Maine bill intended to reduce truck idling emissions

| 1/21/2008

A bill in the Maine Legislature is intended to reduce unnecessary idling of large trucks throughout the state. In most instances, drivers idling their trucks while sleeping or resting would be exempt from the rule.

Sponsored by Rep. Jon Hinck, D-Portland, the bill would apply the restrictions to trucks idling for more than five minutes in any 60-minute period. Those same trucks could idle for an additional five minutes in any 60-minute period when temperatures are 32 degrees or colder.

A separate provision in the bill is intended to limit idling while trucks wait to load or unload. Owners of locations served by trucks would be prohibited from causing vehicles to idle for more than 30 minutes while waiting to do business at the location.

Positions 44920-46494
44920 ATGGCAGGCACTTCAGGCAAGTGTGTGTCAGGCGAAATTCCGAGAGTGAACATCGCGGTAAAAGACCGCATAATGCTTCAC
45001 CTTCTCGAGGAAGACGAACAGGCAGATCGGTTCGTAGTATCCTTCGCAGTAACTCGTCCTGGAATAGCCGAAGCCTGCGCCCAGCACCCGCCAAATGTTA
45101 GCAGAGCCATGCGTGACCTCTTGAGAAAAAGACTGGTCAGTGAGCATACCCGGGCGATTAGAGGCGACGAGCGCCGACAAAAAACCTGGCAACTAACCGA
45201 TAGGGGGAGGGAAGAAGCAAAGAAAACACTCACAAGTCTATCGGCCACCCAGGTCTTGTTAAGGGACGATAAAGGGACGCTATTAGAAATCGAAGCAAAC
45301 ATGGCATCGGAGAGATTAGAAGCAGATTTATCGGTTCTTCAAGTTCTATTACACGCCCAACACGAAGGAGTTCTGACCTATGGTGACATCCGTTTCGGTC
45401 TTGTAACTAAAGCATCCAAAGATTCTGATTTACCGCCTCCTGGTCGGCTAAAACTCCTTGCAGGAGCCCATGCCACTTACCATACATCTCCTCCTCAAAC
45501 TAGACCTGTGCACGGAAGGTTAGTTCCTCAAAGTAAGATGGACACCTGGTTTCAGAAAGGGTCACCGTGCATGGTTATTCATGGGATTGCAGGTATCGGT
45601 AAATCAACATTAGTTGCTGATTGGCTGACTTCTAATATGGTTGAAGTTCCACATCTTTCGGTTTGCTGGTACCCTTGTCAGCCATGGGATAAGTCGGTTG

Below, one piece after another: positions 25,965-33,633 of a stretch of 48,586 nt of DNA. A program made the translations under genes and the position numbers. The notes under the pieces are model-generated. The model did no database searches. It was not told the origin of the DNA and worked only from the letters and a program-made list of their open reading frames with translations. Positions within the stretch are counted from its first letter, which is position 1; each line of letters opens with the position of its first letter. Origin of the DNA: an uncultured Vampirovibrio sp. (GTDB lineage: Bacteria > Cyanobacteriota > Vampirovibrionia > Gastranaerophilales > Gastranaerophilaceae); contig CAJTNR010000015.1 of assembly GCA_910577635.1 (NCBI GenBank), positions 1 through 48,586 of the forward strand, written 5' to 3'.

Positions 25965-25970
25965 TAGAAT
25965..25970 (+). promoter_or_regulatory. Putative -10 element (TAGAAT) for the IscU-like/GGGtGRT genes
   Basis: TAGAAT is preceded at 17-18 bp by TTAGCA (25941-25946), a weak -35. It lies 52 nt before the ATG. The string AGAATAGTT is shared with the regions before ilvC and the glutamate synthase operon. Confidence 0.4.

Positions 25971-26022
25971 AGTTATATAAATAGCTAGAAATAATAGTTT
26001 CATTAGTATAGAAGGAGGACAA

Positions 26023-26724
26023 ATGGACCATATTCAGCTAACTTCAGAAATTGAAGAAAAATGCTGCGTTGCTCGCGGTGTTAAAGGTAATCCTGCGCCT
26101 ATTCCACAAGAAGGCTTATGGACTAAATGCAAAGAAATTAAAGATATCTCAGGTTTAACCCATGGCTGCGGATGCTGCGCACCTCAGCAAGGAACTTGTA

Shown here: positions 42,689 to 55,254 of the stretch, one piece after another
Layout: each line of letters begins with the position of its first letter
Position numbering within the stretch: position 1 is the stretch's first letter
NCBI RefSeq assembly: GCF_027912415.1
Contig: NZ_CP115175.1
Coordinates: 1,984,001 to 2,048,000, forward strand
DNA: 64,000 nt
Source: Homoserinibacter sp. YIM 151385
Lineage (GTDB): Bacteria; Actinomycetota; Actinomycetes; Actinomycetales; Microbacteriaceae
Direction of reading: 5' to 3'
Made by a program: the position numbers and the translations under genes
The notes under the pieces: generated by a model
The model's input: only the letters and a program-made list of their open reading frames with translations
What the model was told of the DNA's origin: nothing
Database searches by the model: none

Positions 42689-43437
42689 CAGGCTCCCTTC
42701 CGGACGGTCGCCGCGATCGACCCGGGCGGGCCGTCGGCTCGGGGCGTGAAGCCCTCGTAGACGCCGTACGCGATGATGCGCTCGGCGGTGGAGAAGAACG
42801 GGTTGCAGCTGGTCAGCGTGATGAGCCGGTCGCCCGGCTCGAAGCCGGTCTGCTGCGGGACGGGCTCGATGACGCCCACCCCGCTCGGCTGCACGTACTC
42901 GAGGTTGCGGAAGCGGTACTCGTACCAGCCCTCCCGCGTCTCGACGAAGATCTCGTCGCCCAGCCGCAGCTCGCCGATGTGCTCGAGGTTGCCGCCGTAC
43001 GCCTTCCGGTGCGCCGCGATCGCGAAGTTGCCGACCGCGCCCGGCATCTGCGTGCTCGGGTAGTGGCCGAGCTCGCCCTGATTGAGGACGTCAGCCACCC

Violators of the business restriction would be issued warnings. Repeat offenders would face $500 fines. Truckers in violation of the five-minute rule would be issued warnings. Repeat offenders would face $150 fines.

Supporters want to make Maine the 14th state to adopt statewide idling restrictions. They say that excessive truck idling is extremely detrimental to the state’s air quality. They are hopeful the proposed restrictions would go a long way in making cleaner air more widely available throughout the state.

Exemptions would include situations when vehicles are stuck in traffic or when idling is necessary to operate defrosters, heaters, air conditioners or installing equipment “solely to prevent a safety or health emergency” that is not part of a rest period.

In addition, the idling prohibition would not apply when idling of trucks is necessary for “maintenance, servicing, repair or diagnostic purposes.”

The bill – LD2056 – is in the Legislature’s Natural Resources Committee. The panel is scheduled to hold a hearing on the bill Tuesday, Jan. 22.

To view other legislative activities of interest for Maine in 2008, click here.

– By Keith Goble, state legislative editor